Kim Dotcom is facing a potential setback in his legal battle, now that Judge David Harvey has taken himself off the contentious case. After commenting that “we have met the enemy and he is US” at a conference, Harvey faced criticism of bias, despite the fact the comment — in its original context — had no explicit relation to the ongoing case. Now, a recent announcement suggests Harvey was in fact biased, and aware of the fact, which is why he has now removed himself from the case.
Jan-Marie Doogue, the district court’s chief judge, told the New Zealand Herald:
“[Harvey] recognizes that remarks made in the context of a paper he delivered on copyright law at a recent Internet conference could reflect on his impartiality and that the appropriate response is for him to step down from the case.”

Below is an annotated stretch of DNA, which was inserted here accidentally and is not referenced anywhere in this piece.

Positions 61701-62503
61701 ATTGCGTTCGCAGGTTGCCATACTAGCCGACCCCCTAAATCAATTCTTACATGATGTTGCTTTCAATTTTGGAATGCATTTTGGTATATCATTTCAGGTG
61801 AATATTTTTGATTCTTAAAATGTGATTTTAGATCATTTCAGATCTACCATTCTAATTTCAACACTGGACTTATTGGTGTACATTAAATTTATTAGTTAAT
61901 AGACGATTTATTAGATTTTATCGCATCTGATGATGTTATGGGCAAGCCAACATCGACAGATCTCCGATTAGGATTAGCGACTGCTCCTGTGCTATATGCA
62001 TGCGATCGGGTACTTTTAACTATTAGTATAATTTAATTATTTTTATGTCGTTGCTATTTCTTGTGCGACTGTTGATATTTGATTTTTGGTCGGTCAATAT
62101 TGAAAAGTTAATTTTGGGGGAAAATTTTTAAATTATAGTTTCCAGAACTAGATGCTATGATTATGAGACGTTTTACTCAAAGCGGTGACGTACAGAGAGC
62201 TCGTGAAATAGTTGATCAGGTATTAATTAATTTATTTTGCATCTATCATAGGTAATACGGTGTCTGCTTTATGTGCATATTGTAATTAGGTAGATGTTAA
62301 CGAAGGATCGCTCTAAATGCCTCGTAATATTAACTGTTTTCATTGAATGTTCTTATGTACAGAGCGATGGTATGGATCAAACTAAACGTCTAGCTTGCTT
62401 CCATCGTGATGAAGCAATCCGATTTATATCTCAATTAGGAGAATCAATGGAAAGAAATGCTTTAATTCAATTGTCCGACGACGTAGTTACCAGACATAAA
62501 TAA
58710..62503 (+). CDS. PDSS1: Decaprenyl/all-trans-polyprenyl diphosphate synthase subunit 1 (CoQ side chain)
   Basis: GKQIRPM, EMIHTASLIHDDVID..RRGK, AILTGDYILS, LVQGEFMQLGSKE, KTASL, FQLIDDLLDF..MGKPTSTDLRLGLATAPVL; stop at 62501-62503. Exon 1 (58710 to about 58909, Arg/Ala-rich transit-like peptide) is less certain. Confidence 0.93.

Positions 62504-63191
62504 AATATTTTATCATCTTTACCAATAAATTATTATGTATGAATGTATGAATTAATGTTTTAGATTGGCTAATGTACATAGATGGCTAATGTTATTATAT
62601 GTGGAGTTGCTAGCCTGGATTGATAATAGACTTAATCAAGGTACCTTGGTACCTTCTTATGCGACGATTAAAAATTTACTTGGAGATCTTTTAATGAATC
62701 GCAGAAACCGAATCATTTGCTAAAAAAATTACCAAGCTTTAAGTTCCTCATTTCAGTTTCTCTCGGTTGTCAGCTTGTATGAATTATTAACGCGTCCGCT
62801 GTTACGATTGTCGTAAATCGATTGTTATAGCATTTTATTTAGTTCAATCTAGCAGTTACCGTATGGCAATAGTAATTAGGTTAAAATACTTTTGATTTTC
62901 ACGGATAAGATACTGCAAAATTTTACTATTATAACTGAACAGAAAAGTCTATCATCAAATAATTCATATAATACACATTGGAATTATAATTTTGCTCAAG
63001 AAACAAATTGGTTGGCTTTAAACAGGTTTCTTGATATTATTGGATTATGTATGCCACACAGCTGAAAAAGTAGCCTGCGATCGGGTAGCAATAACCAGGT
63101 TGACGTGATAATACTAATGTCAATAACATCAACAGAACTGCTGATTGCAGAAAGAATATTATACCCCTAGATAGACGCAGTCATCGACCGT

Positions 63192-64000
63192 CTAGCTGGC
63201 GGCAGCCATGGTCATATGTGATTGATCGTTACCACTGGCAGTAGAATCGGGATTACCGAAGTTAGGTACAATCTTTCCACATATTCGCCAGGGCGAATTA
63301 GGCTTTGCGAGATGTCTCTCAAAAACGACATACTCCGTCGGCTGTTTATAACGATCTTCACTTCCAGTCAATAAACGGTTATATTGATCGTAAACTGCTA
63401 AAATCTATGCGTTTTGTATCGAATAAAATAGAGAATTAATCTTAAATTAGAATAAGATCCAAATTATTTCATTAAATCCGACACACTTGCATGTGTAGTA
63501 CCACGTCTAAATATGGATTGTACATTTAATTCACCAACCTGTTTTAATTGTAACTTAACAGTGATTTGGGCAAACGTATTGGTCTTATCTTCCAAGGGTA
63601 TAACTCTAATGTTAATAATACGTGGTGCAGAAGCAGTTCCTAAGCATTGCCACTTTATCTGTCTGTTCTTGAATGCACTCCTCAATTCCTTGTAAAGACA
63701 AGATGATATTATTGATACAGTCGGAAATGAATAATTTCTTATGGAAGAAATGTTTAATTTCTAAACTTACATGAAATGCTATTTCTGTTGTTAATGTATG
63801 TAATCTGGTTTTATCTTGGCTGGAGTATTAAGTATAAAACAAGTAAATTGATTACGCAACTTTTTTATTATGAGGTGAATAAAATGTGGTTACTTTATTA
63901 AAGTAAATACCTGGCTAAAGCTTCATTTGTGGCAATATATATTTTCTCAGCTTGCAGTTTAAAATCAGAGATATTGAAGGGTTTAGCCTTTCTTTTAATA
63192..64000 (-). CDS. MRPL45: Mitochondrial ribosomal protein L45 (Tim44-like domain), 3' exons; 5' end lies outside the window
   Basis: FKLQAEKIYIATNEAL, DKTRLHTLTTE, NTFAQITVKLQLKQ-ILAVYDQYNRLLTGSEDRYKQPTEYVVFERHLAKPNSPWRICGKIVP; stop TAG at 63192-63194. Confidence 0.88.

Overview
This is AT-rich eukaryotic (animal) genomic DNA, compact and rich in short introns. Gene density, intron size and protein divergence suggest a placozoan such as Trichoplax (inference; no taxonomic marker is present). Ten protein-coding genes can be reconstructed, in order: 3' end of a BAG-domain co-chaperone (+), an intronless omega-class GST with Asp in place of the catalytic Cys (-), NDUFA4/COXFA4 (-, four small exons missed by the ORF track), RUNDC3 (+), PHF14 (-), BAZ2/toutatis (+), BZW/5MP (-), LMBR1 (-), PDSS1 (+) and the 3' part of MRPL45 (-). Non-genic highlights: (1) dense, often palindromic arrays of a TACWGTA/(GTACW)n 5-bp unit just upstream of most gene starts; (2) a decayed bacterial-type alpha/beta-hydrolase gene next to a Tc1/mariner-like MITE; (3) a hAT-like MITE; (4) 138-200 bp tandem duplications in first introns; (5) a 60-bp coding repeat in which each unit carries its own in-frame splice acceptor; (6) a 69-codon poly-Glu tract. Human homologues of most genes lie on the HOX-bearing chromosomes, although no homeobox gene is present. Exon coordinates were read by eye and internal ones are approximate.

This is a particular bummer for Dotcom considering that Harvey was responsible for the ruling that the FBI must turn over 150 terabytes of data to Dotcom and his lawyers for the purposes of his defense. “The United States is attempting to utilize concepts from the civil copyright context as a basis for the application of criminal copyright liability,” Harvey wrote in the previous ruling, adopting a stance not dissimilar to that of Dotcom’s lawyers.
Considering the way the FBI pushed back against the order, it’s no wonder that Harvey may developed a bit of a grudge towards United States law enforcement. It may not have been unwarranted, but it still might have unfairly colored his interpretation of the evidence. The rest of the case will be overseen by Judge Nevin Dawson.
(via Ars Technica)
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